Relevant parameters in wind farm production

After the connection of a Wind Farm to the grid several parameters are used to analyze the smooth operation of the installation.

The more relevant are:

Capacity Factor

CF=\left( \frac{E(kWh)}{P(kW) T(h)}\right )

Is a parameter used frequently in power producing  plant. A high capacity factor means that the plant is working almost continuously (for instance a nuclear plant), while a low capacity factor may characterize a power plant working only in peak hours (like some hydro plants).

In the case of wind farms, capacity factor depends more on the wind that on the needs of the grid.

To be economically reasonable, a wind farm needs to have a capacity factor of more than 25%. Translated in hours, it would be around 2190 equivalent hours.

This parameter is probably too “global”, as it doesn’t add information about why the wind farm was not producing: was it for a low wind, for a technical problem of the WTG, for a disconnection from the grid?

Or maybe it is due to a scheduled maintenance or to the wind sector management (the automatic planned disconnection of some WTGs in particular wind conditions)?

Technical Availability

TA=\left( \frac{T(Available)}{T(Total)}\right )

This is easily defined: basically is the ratio between the hours the WTG was available for production an the total number of hours in the considered period. If there is a fault in the grid, or if wind condition is above or below the maximum, it doesn’t count as “unavailability”.

Production Availability

PA=\left( \frac{T(Producing)}{T(Total)}\right )

This is parameters start to be interesting from an economical point of view: is the ratio between the total number of hours producing and the hours in the considered period. It will be less than 1 due to grid disconnections, WTG problems and wind outside the operational limits.

Effective Availability

EA=\left( \frac{T(producing)}{T(wind)-T(disconnected)-T(stop)}\right )

This parameter give a very solid information about the quality of the turbine, and the “real” availability: is the ratio between the hours of production and the hours of wind speed between the operational limits, minus the hours disconnected by the grid (for a grid problem or order) minus the justified stops (for visits, preventive maintenance, etc.)

Wind power plant concepts and performance indicators

Wind turbines are usually placed in clusters called wind farms, with sizes ranging from a few MW (sometimes even a single wind turbine is sold, for instance to a private investor or to give power to an energy intensive factory like a cement plant) up to several hundred MW.

These clusters are connected to the grid as single generation units, therefore the term wind plants is the best suited. Whereas initially the emphasis on wind farm design was mainly on efficient and economic energy production that respected the rules of the grid operators, nowadays, with increasing wind power penetration, the demands of the grid operators have changed.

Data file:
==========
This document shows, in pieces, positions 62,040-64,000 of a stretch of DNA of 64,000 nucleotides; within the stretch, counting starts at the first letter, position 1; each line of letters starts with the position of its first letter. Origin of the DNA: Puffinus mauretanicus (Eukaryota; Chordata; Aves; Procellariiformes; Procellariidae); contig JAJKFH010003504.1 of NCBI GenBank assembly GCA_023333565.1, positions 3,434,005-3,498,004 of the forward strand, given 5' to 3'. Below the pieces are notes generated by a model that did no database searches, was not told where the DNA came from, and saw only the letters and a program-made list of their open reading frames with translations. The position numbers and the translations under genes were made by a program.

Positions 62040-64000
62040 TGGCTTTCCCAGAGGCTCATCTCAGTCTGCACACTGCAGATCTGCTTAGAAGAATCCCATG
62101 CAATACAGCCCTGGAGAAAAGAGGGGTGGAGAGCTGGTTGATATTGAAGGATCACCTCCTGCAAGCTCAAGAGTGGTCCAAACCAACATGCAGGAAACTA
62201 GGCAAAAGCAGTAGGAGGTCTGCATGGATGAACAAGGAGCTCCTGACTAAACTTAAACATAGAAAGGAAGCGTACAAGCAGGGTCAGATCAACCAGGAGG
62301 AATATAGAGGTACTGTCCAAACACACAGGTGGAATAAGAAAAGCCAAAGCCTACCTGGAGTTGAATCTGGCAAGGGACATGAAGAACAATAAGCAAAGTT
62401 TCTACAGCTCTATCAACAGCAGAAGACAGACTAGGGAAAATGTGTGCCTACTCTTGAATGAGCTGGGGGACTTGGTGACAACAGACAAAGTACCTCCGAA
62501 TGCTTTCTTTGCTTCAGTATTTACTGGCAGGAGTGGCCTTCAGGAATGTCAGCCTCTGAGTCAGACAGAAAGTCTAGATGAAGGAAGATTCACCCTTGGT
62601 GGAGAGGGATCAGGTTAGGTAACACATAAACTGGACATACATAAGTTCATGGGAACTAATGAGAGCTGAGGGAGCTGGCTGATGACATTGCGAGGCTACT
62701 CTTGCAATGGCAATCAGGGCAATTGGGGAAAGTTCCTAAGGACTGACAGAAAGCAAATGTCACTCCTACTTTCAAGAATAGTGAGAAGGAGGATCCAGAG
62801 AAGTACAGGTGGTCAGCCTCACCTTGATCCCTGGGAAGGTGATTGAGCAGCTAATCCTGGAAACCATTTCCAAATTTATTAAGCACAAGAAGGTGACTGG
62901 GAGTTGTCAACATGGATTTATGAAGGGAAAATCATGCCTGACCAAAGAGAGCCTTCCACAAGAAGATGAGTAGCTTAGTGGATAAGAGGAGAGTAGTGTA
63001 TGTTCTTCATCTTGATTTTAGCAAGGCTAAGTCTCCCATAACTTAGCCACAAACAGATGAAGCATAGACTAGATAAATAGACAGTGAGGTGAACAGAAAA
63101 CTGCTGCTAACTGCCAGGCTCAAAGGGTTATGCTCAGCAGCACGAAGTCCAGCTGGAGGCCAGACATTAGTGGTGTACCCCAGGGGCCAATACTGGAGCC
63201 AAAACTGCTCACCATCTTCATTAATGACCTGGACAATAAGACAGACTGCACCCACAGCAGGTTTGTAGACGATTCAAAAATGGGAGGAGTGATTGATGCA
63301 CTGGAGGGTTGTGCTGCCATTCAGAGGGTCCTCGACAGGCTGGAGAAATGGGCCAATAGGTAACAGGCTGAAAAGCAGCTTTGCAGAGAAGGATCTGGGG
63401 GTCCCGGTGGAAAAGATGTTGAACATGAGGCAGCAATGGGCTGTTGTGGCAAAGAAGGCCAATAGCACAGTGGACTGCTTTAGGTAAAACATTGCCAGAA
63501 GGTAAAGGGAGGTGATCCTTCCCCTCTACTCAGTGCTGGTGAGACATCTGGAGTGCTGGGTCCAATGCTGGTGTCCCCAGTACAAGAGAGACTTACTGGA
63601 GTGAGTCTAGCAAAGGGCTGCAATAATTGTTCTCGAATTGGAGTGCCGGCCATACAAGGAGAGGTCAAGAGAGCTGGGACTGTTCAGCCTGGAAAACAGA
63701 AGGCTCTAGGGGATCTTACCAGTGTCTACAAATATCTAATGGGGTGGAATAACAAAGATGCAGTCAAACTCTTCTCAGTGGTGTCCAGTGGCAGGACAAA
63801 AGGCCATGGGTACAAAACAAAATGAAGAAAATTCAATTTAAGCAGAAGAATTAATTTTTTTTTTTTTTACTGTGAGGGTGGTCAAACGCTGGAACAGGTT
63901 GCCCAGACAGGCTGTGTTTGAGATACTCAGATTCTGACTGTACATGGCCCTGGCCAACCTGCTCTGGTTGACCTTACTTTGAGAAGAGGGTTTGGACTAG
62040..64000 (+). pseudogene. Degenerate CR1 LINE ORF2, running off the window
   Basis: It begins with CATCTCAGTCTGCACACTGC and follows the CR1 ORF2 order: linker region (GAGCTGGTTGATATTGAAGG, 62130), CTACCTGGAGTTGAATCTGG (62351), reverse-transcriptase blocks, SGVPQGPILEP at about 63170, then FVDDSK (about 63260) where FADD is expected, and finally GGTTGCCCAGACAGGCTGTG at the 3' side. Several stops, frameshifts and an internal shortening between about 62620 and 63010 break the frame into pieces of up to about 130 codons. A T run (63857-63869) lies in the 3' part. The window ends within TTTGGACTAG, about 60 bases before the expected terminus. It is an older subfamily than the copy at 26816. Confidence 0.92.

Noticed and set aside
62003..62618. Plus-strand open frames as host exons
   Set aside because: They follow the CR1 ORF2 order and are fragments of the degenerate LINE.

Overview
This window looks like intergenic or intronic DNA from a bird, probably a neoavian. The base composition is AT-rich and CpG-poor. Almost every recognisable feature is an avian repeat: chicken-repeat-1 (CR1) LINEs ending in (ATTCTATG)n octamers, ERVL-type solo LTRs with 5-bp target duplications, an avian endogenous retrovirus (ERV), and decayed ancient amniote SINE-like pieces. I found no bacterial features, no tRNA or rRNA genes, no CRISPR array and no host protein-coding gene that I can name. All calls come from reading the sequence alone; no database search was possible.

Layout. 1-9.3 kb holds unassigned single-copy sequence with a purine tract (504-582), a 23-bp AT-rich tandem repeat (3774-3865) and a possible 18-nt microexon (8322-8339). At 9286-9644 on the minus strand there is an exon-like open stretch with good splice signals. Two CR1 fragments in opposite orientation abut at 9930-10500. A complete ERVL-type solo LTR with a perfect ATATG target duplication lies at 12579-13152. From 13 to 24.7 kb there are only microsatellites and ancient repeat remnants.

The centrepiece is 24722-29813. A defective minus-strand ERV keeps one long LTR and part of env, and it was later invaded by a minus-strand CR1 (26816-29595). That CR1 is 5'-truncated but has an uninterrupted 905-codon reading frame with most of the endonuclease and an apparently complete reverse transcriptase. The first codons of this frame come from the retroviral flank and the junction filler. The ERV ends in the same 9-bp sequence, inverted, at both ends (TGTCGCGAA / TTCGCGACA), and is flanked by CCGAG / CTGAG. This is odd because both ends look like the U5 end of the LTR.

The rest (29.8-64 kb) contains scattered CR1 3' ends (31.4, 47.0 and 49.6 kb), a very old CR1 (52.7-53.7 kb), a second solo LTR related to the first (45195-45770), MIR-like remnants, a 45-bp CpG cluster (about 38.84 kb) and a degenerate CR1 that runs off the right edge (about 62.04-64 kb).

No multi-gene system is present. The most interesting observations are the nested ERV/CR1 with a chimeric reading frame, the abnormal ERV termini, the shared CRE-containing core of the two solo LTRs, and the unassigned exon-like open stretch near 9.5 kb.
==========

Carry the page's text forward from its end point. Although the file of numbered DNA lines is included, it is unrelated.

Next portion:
In response to these demands, modern wind turbines and wind farms have developed the concept of the so called “wind energy power plant”. The concept is essentially a wind farm with properties similar to a conventional power plant, with the exception that the fuel injection is variable. The operation of a wind energy power plant is designed in such a way that it can deliver a range of ancillary services to the power system.

Its control system is designed such that the power can be actively controlled, including ramping up and down similar to conventional generation plants. Wind power plants can and do positively contribute to system stability, fault recovery and voltage support in the system.

The properties described above greatly enhance the grid integration capability of wind power. In order to achieve high penetration levels, active control properties are essential to optimally share the power supply tasks together with other plants and to enhance network security.

An essential difference between wind plants and conventional power plants is that the output of wind plants very strongly depends on the characteristics (mainly the local wind climate) of the site where they are installed. The rated power, also known as the nameplate power, is the maximum power, which is reached only 1% to 10% of time. Most of the time wind turbines operate at partial load, depending on the wind speed. From the point of view of the power system, wind turbines can be regarded as production assets with an average power corresponding to 20 to 40% of the rated power, with peaks that are three to five times higher.